Saturday, November 14, 2015

Dinosaur Lords (A Book Based Entirely on It’s Cover)

Pro: Interesting concept
Con: …Are we there yet?

The Bottom Line: “Jurassic Park meets Game of Thrones,” reads George R.R. Martin’s tagline. Oh if only, Mr. Martin. If only.

I first saw the cover for this book a long while back on Twitter and made a mental note. Dinosaurs and fantasy coming together? Hell yeah I’m in. So when I finally, finally saw it in the store, I picked it up. I had high hopes. I mean the tagline alone was a huge lure. After all – Victor Milán has created a story with people fighting on dinosaurs with swords and armor. How could I not like this?

Unfortunately there’s a lot in here that just didn’t work well for me. And I hate to emphasize this but…a lot. And it really bums me out because I really hoped to have a great time reading this. Instead, I almost quit 30 pages in and decided if I wasn’t interested enough by page 100, I was going to stop altogether. The book held on – albeit barely – and I made it to the end. But I was left disappointed and don’t intend to continue with the series when the next book comes out. Because yes, it does indeed end in clearly-there-will-be-more-books fashion.

When it comes to the plot, one could describe it as Jurassic Park meets Game of Thrones – however, both of those things are infinitely better. One half of the book is political intrigue that isn’t very interesting and that features characters that are equally uninteresting. There's Jaume, the best soldier in the land who follows orders even if they’re terrible and he knows it. Melodia, a princess who sounds like she could kick ass but seems more like she’s all bluster and never really does anything. Her father the emperor who is the biggest idiot in power I've ever seen, and Falk, the bad guy whose bad guy-ness isn't even hidden (which sort of ruins the whole "intrigue" bit) and despite being skilled and powerful is a total lapdog to his mom and a servant despite complaining about it all the time. Their story is slow and features zero mystery or surprises.

The other half of the book features Rob, a dinosaur master that lords hire and then shit on, something I didn’t understand (why would you be an asshole to the guy in charge of handling all your dinosaurs? Shouldn’t that be a position of honor? And actually, now I'm starting to question the title...) and Voyvod Karyl, the brooding super-badass who’s the most interesting character of the group because he isn’t an idiot and the gods clearly have designs for him. Their job? Teach a bunch of people to learn how to fight in order to defend themselves. Rob and Karyl’s ventures take multiple wholly uneventful chapters that could have easily been skipped for the sake of time and jumped forward to more interesting events.

Despite all the dinosaurs thrown at you, both in getting you to read the book and actually in the book, their inclusion is a bit of a letdown. Warriors don’t ride meat eaters as we all would expect, and the reasoning for this (which I’m sort of assuming) isn’t all that great. Instead, they’re on hadrosaurs. Go look that up. I’ll wait. True, they’re bigger and more dangerous at running people over than horses, but it’s still not all that impressive. You could take just about every dinosaur out of this book and replace it with an animal we’re all familiar with and it wouldn’t cause much of a ripple.

An issue that cropped up early on that gave me a few red flags is simply the sheer number of names and point of views thrown at you in quick fashion. I feel like there should be some kind of fantasy rule of thumb that says don’t put more than 10 characters on the page within the first few chapters. If I remember right, even if I skip over the Prologue, Milán dumps at least 6 or 7 different POVs by page 40. He’s certainly fine with throwing dozens of names at you in Tolkien fashion. People have multiple names/titles, and so do some of the dinosaurs. The first chapter flings you into the middle of a battle that is confusing as hell for a multitude of reasons, this being only one of them.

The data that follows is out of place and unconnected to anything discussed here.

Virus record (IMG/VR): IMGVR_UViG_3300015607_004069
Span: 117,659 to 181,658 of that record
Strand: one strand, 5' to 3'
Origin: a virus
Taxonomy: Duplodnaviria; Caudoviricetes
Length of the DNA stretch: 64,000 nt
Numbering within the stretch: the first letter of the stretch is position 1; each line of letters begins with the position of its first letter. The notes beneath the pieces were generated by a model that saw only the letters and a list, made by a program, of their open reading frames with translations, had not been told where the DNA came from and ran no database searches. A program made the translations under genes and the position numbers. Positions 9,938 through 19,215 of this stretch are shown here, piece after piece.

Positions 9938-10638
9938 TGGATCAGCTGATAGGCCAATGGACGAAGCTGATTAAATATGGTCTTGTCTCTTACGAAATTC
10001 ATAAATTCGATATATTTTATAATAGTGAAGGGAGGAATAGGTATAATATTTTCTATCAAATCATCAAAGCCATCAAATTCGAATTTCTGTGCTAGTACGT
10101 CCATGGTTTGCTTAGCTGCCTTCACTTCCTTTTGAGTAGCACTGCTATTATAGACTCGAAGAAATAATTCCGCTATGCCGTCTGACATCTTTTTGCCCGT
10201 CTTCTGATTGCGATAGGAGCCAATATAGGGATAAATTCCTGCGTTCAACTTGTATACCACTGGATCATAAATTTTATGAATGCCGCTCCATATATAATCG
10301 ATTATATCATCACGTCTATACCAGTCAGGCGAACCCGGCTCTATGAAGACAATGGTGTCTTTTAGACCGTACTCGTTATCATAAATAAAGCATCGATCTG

Now, at the beginning of the book, Milán makes it clear; this is not Earth, nor any version of it. And yet throughout the entire book we get people speaking in what is very clearly Spanish, likewise we get words that are very clearly echoes of today’s peoples – i.e. Frances (hm, French perhaps?), Anglysh (gee, English, maybe?). This totally defeats the purpose of us not thinking in terms of Earth. And I get that maybe Milán is using Spanish as his fantasy language, but that doesn’t work for me. You can’t just chuck a real language into a fantasy world. It’s distracting and totally takes you out of said fantasy world. “But Nicole, the entire book is in English!” Yeah, you’re right. It is. But when it comes to that sort of thing, I always think in my mind that the book has been translated into English so I can read it. What about Spanish readers, then? They’re not getting anything fun or special when characters just break into the language that's already on the page. Readers are supposed to decipher fantasy words through context or be told what they are later or have them purposely left to mystery. I know enough Spanish that I could read just about everything. And if he's not using Spanish as his fantasy language then...what the heck is the point? I simply don’t understand the logic behind it.

There are other, smaller points I could get into, but I won’t bother. Just know that overall, it was really disappointing. It holds so much promise and numerous possibilities, but it just fell flat. I wish Milán success, and I’m sure there will be some fans that enjoyed this and will read his second book. I just won’t be one of them.


P.S. Truth strikes once again - don't judge a book by its cover.

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